Canadian Troops Operate Under Brazilian Command in Haiti
By Dialogo June 10, 2014
Canada signed a memorandum of understanding with the Brazilian government in June 2013, stipulating that Canadian troops would help in maintaining the peace in Haiti.
In total, 39 personnel from the Canadian military were sent to Haiti, five allocated to the MINUSTAH’s General Staff, while the remaining 34, from the 5th Canadian Mechanized Brigade of the 22nd Royal Regiment of the Army, ended up joining the 4th Platoon of the 4th Company of Marines of the Brazilian Battalion Peace Force, known as BRABATT.
The participation of the Canadian forces in MINUSTAH is known as operation HAMLET 13. Operating within the BRABATT, the Canadian squad aims to support the mandate of MINUSTAH through mechanized or ground patrols, security of the facilities and the convoys of the Peacekeeping Force, logistical support, civic and military cooperation operations, among other tasks.
As I joined a patrol carried out by the Canadian Military in Haiti, I conducted the interview that the reader will find below, with Major Frederic Harvey, commander of Operation HAMLET 13. Speaking perfect Portuguese, he talked about the major challenges faced by troops and his experiences with the Brazilians and Haitians he encountered.
Rodrigo Pereira: What was the biggest difference you noticed in the course of transforming from soldiers to peacemakers?
Major Frederic Harvey, commander of Op. HAMLET 13: The big change was around the combat doctrine of our military. Haiti does not have an enemy. It's been ten years since we began training for combat operations in Afghanistan, with the idea that there will be an enemy ahead, what are the modus operandi of this enemy, how to react in the event of an attack and in case of ambush. It does not happen here in Haiti. There is no enemy, but rather adverse forces, such as climate, the criminal stain, organized crime, namely forces that act regardless of our presence.
Rodrigo Pereira: How did Canada decide to support MINUSTAH?
Maj Harvey: The decision was not only to place the Canadian troops with the Brazilian Army. Canada needed to open economic and diplomatic doors with Brazil. The Canadian policy, known as Policy of the Americas, establishes the strongest possible economic and political contacts with all the countries of the continent. Therefore, at that time, there was an opportunity in the military field to participate in MINUSTAH. In this sense, Haiti was the way for Canada to achieve the political objective. Canada has often participated in missions in Haiti. In 1996, for example, we had the first mission. We returned in 2003/2004 before the creation of MINUSTAH and in 2010 we helped in the operations during the aftermath of the earthquake. Canada has the largest group of Haitian immigrants in the world, approximately 300,000. In this sense, Haiti has a significant political importance to the Canadian people. In a population of 30 million, 300,000 Haitians equal a significant minority. In addition, we have to consider that our relationship with Haiti dates way back. Based on these facts, it is easy to understand that all these elements have been positive for the creation of a mission in conjunction with Brazil.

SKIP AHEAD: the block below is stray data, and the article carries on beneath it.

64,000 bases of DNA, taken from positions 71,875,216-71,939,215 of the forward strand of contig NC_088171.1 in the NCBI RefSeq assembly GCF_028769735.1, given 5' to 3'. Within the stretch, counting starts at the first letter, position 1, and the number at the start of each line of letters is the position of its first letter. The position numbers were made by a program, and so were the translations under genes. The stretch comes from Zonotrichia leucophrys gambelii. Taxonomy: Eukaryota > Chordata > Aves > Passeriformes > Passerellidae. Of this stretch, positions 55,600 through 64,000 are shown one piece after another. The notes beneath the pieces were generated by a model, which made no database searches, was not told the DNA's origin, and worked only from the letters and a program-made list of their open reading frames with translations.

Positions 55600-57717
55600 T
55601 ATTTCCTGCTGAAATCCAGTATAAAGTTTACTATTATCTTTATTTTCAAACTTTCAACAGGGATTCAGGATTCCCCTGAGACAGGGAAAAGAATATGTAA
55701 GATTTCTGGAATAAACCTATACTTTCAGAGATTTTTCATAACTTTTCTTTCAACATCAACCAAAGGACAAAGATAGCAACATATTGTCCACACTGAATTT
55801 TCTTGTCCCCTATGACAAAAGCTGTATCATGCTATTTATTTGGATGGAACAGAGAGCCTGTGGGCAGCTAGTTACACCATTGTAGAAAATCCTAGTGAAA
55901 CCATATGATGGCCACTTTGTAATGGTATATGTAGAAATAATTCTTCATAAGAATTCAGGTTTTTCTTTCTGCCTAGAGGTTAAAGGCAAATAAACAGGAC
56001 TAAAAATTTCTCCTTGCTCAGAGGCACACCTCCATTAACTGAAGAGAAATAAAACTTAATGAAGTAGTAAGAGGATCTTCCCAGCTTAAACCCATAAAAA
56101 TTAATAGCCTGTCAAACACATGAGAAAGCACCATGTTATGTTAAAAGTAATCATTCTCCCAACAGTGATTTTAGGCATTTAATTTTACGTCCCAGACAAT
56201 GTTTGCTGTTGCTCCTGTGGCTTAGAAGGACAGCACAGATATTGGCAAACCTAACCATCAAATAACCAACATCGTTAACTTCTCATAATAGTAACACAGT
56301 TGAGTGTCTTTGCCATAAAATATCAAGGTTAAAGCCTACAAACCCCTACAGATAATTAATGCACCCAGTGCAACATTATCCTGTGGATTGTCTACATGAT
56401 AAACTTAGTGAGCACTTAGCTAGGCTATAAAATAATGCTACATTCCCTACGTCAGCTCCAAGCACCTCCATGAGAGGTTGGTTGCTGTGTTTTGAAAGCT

Rodrigo Pereira: Who does the Canadian Military report to in Haiti?
Maj Harvey: We report to the Brazilian chain of command. We have a Canadian chain of command, but it is basically for administrative and bureaucratic purposes, such as military personnel payments. Operationally, all our missions and tasks go through the Brazilian chain of command.
Rodrigo Pereira: What is the objective of the Canadian soldier in Haiti?
Maj Harvey: Generally speaking, it is the same mission of Brazilian soldiers, namely, creating and maintaining a secure and stable environment in Haiti. This is achieved through constant patrolling of the areas of operation, refugee camps, and monitoring of high traffic avenues. The French language is a strong point for the Canadian soldiers. It is easier for us to communicate with the Haitian population. So we have a very important role, which is to collect intelligence information on the ground.
Rodrigo Pereira: What is it like working with the Brazilian troops?
Maj Harvey: It is very easy. Brazilians are a highly mixed people. All cultures were placed in a single "Brazilian soup". So it is easy for us to integrate with and have a friendly relationship with a nation that does not have a culture of confrontation. The Brazilian soldier has a great ability of empathy. That is why the integration was like any other weapon in the Canadian Army.
Rodrigo Pereira: What is the biggest challenge here?
Maj Harvey: One of the biggest challenges is the Portuguese language. This is a challenge that cannot be overcome before the end of the mission. Unfortunately our soldiers have not received linguistic training, unlike the officers. So it is easier for us (officers) to face the challenge of learning Portuguese. Another aspect is the peculiarities that each army has, that are different, such as the code of conduct and the physical training, which are some examples of organizational differences that require work. These differences exist and it was a challenge to make the Canadian troop understand the Brazilian rules, but nothing that threatened the fulfillment of the mission.
Too phony and elaborated. We know that Haiti is under military occupation and they have oil, uranium and many precious minerals in their subsoil. Haitians are no longer being deceived like before. The forces in disguise are being rejected by the people. Music War...until when? Tasks like those are important for a country like Haiti. Keep up the good job, Canada and Brazil. Ask them what they were doing when 150 criminals, rapists and terrorists were released by an alleged commander from a prison in Haiti during this week of August. Go Haiti!